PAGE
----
In Rudd v Bridle & Anor [2019] EWHC 1986 (QB) Mr Justice Warby refused a claimant’s application for disclosure of the defendants’ funding arrangements.


Beyond this is the common-sense point, that the Court will not be keen to allow its own scarce resources and those of the parties to be consumed in pursuit of remedies that could not be real and effective.”


The claimant had been partially successful in a claim against the first defendant (an individual) and failed against the second defendant (a company). The individual (Mr Bridle) had been ordered to pay half the claimant’s costs but to provide an indemnity in relation to the company’s costs that the claimant had to pay and pay the claimant’s costs against the company on an indemnity basis.


The claimant made an application for funding disclosure.  Seeking information “”the identity of the individuals, companies or entities who have financed or provided financial support to the defendants or either of them during and in relation to the present litigation and related documents” (“the Funding Disclosure Application”).”


The judgment contains a helpful summary of the legal principles.
Legal framework
    1. The basic legal framework is not in dispute. The court has power to make orders for costs against non-parties. This is part of the general power to make orders as to the costs of proceedings which is conferred by s 51(3) of the Senior Courts Act 1981: see Aiden Shipping Co Ltd v Interbulk Ltd [1986] AC 965. There are many circumstances that could in principle justify a third-party costs order, but commonly, third parties are targeted on the basis that they have funded an unmeritorious claim or defence.
    2. The factors to be considered, and the relevant principles, have been the subject of consideration in a substantial number of reported and unreported cases, including Symphony Group Plc v Hodgson [1994] QB 179 (CA), Hamilton v Al Fayed (No 2) [2002] EWCA Civ 665 [2003] QB 1175Dymocks Franchise Systems (NSW) Pty Ltd v Todd & Others [2004] UK PC 39 [2004] 1 WLR 2807, Petroleo Brasileiro SA v Petromec Inc [2005] EWHC 2430 (Comm) [2005] All ER (D) 48, and Deutsche Bank AG v Sebastian Holdings Inc [2016] EWCA Civ 23. The general principles that can be extracted from these authorities include the following:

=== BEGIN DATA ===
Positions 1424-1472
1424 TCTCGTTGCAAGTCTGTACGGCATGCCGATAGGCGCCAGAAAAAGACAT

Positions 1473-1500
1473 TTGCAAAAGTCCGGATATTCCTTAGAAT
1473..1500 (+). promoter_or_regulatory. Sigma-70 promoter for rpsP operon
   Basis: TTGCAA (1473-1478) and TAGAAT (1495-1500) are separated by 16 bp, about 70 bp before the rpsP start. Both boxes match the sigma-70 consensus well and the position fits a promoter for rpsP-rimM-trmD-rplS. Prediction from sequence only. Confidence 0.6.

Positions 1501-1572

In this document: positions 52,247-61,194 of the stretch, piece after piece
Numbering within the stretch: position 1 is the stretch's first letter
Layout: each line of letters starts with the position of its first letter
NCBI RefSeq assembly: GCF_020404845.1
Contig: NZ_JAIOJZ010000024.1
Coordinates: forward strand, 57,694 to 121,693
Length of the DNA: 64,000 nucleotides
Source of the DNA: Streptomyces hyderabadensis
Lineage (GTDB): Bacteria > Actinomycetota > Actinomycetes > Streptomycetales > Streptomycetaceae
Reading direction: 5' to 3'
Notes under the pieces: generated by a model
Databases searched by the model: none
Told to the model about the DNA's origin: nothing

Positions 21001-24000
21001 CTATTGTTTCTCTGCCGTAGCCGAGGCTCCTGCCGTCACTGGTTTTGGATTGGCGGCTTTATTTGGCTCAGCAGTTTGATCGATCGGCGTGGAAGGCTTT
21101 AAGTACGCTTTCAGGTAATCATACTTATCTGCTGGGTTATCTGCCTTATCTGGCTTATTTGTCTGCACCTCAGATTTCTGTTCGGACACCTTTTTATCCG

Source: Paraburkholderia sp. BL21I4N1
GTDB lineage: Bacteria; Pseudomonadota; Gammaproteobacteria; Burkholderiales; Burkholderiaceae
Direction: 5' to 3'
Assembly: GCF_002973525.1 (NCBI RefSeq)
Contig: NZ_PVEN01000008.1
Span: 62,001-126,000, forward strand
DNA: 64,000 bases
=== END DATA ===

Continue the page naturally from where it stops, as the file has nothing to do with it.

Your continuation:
(1) The power to make a costs order against a non-party is exceptional in the sense that such orders are not usually made. Such an order may only be made where there has been conduct by the non-party such as to render the order just and reasonable: see Symphony Group at 192H (Balcombe LJ);

(2) The power will not generally be used against “pure funders”, that is to say persons who provide financial support to a litigant but who have no personal interest in the litigation, who do not stand to benefit from it, who do not fund the litigation as a matter of business, and who do not seek to control its course: Dymocks [25(1) – (3)] (Lord Brown).

    1. The modern jurisprudence is well summarised in Turvill v Bird [2016] EWCA Civ 703 [2016] BLR 522, where Hamblen LJ (with whom Gross LJ agreed) said this:
“24. A number of recent authorities have stressed that this is a jurisdiction which must be exercised in the interests of justice and that its exercise should not be overcomplicated by authority.”
He was referring, among others, to these observations of Moore-Bick LJ in the Deutsche Bank case at [62]:
“We think it important to emphasise that the only immutable principle is that the discretion must be exercised justly. It should also be recognised that, since the decision involves an exercise of discretion, limited assistance is likely to be gained from the citation of other decisions at first instance in which judges have or have not granted an order of this kind.”
    1. Hamblen LJ went on to say this:
“27. The authorities illustrate “the variety of circumstances in which the court is likely to be called upon to exercise the discretion” and “the kind of considerations upon which the court will focus”, but are not to be treated as providing “a rulebook”. The kind of considerations illustrated by the authorities include the following:
(1) Whether the non-party funds the proceedings and substantially also controls or is to benefit from them and is the “real party” to them;
(2) Whether the non-party promotes and funds proceedings by an insolvent company solely or substantially for his own financial benefit;
(3) Whether there is impropriety by the non-party in the pursuit of the litigation.